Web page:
“What do I call the common good?” repeated the landlady. “That all people should study the welfare of other people, and not only their own.”
“They are not to study their own welfare?” said the doctor.
“Ah, that I did not say,” replied the landlady. “Let them study their own welfare, and that of others also.”
“Well then,” said the doctor, “what is the welfare of a collier?”
“The welfare of a collier,” said the landlady, “is that he shall earn sufficient wages to keep himself and his family comfortable, to educate his children, and to educate himself; for that is what he wants, education.”
“Ay, happen so,” put in Brewitt, a big, fine, good-humoured collier. “Happen so, Mrs. Houseley. But what if you haven’t got much education, to speak of?”
“You can always get it,” she said patronizing.
“Nay—I’m blest if you can. It’s no use tryin’ to educate a man over forty—not by book-learning. That isn’t saying he’s a fool, neither.”
“And what better is them that’s got education?” put in another man. “What better is the manager, or th’ under-manager, than we are?— Pender’s yaller enough i’ th’ face.”
“He is that,” assented the men in chorus.
“But because he’s yellow in the face, as you say, Mr. Kirk,” said the landlady largely, “that doesn’t mean he has no advantages higher than what you have got.”
“Ay,” said Kirk. “He can ma’e more money than I can—that’s about a’ as it comes to.”
“He can make more money,” said the landlady. “And when he’s made it, he knows better how to use it.”
“‘Appen so, an’ a’!—What does he do, more than eat and drink and work?—an’ take it out of hisself a sight harder than I do, by th’ looks of him.—What’s it matter, if he eats a bit more or drinks a bit more—”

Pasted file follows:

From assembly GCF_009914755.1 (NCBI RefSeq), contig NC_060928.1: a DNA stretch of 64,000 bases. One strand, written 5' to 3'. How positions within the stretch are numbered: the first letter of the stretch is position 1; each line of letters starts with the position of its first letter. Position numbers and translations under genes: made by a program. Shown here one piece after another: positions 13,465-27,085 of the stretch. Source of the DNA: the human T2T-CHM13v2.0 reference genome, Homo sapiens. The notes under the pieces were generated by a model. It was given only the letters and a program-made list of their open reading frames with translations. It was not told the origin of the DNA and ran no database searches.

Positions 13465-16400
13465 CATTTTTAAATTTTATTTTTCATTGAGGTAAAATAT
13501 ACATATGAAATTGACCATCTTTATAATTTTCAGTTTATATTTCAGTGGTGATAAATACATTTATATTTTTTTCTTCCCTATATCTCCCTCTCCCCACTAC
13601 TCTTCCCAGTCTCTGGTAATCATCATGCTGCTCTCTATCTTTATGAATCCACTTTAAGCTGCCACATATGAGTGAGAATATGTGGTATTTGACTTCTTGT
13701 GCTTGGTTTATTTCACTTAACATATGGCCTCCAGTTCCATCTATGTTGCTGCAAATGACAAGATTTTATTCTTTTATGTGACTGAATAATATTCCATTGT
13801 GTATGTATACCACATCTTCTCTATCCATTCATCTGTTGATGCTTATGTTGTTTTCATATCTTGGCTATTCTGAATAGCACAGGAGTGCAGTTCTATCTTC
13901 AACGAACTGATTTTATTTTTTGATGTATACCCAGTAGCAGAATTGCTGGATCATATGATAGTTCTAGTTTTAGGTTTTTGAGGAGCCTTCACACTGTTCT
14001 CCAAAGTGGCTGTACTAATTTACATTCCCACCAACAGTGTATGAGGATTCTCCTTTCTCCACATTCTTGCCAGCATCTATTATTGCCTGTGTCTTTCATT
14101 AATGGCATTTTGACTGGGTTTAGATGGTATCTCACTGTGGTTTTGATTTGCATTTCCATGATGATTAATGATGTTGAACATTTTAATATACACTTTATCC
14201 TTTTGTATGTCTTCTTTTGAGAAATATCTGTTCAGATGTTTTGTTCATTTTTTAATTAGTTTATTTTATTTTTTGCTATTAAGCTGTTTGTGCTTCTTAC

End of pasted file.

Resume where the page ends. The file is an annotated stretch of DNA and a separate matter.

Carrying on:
“No,” reiterated the landlady. “He not only eats and drinks. He can read, and he can converse.”
“Me an’ a’,” said Tom Kirk, and the men burst into a laugh. “I can read—an’ I’ve had many a talk an’ conversation with you in this house, Mrs. Houseley—am havin’ one at this minute, seemingly.”
“Seemingly, you are,” said the landlady ironically. “But do you think there would be no difference between your conversation, and Mr. Pender’s, if he were here so that I could enjoy his conversation?”
“An’ what difference would there be?” asked Tom Kirk. “He’d go home to his bed just the same.”
“There, you are mistaken. He would be the better, and so should I, a great deal better, for a little genuine conversation.”
“If it’s conversation as ma’es his behind drop—” said Tom Kirk. “An’ puts th’ bile in his face—” said Brewitt. There was a general laugh.
“I can see it’s no use talking about it any further,” said the landlady, lifting her head dangerously.
“But look here, Mrs. Houseley, do you really think it makes much difference to a man, whether he can hold a serious conversation or not?” asked the doctor.